The World Health Organization (WHO) describes mental health as “a state of well-being in which an individual realises his or her own abilities, can cope with the normal stresses of life, can work productively and is able to make a contribution to his or her community”.
In its definition, the WHO emphasises the importance of environment and community for mental health and wellbeing, and that they should be promoted and protected. But the fact remains that mental health and wellbeing are mostly seen as states of individuals.
A different view might start from a sense that wellbeing is social: people need social connections to thrive. But it also means recognising that social institutions and organisations systemically affect health and suffering. Institutional racism and sexism, for example, contribute to suffering in both direct and indirect ways.
Health and illness are at once deeply personal and affected by the social situation of the sufferer. In other words, depending on their circumstances or their place within the society, some people are distinctly at a disadvantage. Being poor, for example, puts people’s health at risk in a multitude of ways.
My work explores the concept of wellbeing in different cultural settings across the world. In my latest research, I reviewed work by anthropologists who consider the importance of conviviality and care in the communities they study.
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Community and conviviality
Conviviality refers to the art of living well together. Researchers see it as particularly important for understanding how people in certain small communities strive to live well when state institutions and other organisations are a relatively remote presence in their lives.
Many Amazonian peoples, for example, strive to live well by caring for others in their community, by sharing resources and cultivating particular emotional conditions such as tranquillity. Close and intimate bonds are created through sharing food; one becomes kin by eating together, or estranged by eating apart.
Until a few decades ago, when many Japanese houses did not have a bathroom, neighbourhood communal baths were abundant. Even now, bathing with friends or family members is not unusual, with the communal bathhouse offering a much-needed space for socialising and reconnecting.
Living well with others requires skilful effort in modern cities, especially, perhaps, where neighbourhoods are made up of people of different backgrounds. It also entails figuring out how to live with other species – from animals and plants to even the microbes living in our gut.
Care makes us who we are
In my own research with older Japanese people in the city of Osaka, I observed that although caring for ageing relatives is still a strong family value, many older people were worried about growing increasingly dependent and a burden on their children.
They were active in providing care themselves, and looking out for one other in all kinds of ways, from arranging a visit to the dentist to recommending a hairdresser. It became clear that various forms of care worked in interconnected ways: looking after elders and children required looking after mothers, who were often the carers for both. Care, I concluded, is at its best in circulation, continually being “paid forward” between people in numerous ongoing relationships.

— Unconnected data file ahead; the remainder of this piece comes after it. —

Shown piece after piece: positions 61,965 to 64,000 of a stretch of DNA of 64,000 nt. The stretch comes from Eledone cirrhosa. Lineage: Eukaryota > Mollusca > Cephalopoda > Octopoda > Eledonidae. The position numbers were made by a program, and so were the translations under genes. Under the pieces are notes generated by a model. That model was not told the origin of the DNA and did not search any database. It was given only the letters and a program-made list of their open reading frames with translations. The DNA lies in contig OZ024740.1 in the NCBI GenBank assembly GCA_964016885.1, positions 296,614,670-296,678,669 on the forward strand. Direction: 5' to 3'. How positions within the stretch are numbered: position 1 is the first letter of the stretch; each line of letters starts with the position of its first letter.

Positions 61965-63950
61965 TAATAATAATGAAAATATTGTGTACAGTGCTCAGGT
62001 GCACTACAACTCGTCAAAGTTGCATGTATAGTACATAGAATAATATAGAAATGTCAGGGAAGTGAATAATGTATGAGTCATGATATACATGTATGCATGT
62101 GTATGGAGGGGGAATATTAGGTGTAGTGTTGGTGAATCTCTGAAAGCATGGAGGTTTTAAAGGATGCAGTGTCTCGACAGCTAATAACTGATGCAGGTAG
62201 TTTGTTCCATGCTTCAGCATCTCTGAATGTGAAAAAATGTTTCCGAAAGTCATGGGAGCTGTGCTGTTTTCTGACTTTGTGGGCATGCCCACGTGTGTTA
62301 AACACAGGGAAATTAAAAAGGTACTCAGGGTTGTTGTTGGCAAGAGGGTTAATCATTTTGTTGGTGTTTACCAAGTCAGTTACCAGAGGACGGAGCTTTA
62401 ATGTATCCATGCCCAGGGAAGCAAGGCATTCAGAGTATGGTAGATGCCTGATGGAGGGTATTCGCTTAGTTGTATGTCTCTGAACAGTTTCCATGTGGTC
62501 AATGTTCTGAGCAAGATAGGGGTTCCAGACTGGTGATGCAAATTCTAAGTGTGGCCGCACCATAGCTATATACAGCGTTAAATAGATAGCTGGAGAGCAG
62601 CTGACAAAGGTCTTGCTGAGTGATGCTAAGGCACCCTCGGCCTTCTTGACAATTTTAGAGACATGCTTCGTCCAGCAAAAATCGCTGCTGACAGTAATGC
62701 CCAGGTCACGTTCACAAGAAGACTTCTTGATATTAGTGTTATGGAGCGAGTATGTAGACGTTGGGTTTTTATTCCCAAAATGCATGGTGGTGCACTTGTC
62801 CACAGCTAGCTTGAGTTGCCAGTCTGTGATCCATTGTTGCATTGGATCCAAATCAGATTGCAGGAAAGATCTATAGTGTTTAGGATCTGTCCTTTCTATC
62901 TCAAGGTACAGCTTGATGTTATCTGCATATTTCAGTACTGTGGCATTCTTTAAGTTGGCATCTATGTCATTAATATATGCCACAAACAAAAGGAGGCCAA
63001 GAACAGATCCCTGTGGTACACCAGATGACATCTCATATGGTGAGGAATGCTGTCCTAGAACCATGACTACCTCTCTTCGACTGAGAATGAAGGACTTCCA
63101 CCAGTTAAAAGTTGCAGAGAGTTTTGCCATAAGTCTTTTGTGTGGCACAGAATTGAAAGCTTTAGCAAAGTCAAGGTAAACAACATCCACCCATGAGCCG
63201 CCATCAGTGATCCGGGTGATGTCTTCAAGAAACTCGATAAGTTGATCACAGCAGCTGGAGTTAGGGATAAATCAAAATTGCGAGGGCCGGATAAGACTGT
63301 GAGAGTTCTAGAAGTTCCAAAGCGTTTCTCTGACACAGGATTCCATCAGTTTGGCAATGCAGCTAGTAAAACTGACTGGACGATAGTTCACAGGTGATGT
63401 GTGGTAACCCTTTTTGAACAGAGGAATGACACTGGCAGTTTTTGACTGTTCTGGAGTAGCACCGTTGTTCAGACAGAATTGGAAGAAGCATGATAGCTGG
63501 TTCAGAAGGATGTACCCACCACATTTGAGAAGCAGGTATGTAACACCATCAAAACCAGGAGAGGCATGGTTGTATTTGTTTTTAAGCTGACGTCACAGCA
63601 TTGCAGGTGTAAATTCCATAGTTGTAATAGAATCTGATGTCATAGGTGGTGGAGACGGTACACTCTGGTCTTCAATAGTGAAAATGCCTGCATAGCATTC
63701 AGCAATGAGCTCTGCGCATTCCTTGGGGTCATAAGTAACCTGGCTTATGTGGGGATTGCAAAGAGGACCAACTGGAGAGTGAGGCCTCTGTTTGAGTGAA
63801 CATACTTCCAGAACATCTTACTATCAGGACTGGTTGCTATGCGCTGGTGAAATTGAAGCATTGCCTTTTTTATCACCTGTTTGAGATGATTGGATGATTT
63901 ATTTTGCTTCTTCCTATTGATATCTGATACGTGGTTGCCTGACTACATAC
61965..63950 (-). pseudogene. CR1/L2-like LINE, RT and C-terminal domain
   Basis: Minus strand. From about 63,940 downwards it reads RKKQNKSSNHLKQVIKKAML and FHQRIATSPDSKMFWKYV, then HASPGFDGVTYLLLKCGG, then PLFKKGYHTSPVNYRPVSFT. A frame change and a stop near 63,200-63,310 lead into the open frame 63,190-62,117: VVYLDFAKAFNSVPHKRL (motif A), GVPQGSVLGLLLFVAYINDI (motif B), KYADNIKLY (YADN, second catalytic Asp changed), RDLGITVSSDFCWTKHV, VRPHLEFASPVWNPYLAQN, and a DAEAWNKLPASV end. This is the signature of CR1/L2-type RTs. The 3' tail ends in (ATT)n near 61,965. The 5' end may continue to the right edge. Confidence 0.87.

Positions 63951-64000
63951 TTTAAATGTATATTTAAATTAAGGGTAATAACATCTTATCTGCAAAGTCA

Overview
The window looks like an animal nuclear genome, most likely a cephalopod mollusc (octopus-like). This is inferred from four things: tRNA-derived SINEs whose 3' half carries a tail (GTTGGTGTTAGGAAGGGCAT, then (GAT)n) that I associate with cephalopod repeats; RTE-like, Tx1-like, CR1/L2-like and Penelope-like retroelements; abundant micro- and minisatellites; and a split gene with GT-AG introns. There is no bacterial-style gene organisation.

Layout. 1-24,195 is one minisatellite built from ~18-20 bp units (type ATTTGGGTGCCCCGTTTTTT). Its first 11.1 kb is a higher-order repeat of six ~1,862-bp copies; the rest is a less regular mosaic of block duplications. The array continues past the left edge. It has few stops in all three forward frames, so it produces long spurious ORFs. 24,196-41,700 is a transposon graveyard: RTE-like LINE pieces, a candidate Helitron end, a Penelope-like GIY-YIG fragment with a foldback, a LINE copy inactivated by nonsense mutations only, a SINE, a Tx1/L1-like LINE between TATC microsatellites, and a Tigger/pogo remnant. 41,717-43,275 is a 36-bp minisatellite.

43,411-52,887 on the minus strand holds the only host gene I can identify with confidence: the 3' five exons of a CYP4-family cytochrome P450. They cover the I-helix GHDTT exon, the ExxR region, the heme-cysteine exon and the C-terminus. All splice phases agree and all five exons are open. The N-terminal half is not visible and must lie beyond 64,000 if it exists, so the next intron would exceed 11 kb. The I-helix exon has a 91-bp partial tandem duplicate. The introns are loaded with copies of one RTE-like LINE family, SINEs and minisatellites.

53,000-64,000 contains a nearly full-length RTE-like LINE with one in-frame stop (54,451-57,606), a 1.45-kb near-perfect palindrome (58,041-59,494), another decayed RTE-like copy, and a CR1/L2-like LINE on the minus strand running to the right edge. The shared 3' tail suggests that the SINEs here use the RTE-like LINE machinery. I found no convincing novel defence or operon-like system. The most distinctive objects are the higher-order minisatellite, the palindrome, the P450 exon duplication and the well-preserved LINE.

Conviviality and care draw our attention to the fact that wellbeing is not only social, but deeply relational. It is not simply what an individual feels about their life, somehow enclosed within a body. It plays out in the relationship with one’s surrounding environment: with materials, with tools and technologies, with human and non-human beings.
The way we think about these relationships affects others and their wellbeing and health, which in turn reflects on us. Witnessing the suffering of others, for instance, or living in a deteriorating environment, is likely to affect us negatively.
It is not inconceivable that our current mental health crisis is intertwined with our witnessing of large-scale suffering and neglect of humans, nonhumans and the natural world. Treating mental health as internal, or as pertaining only to the individual, may be inadequate for addressing these kinds of issues.
We not I
How then to think about wellbeing in the context of environmental crisis and rising inequalities? We need to start treating wellbeing as a process of connecting with others – or even a form of “commons”.
Commons refer to resources used collectively and shared, like water. Similarly, the emotional or “affective” resources (such as resilience, friendship or care) that promote wellbeing do not merely pertain to individuals, but emerge in relationships, spaces and communities. Unlike scarce resources such as trees or urban spaces, wellbeing and the qualities that underpin it are not finite. Like the care between generations of Japanese families, they thrive in circulation.
A good example is hope. Being faced with hopelessness can be trying, while surrounding ourselves with optimistic people might make us more hopeful. In this sense, affective states like optimism can be contagious. Who we surround ourselves with matters. Perhaps it’s time to think of wellbeing as a commons that we must cultivate together: the more it thrives for others, the more it benefits us.
Iza Kavedžija's research has been funded by the AHRC.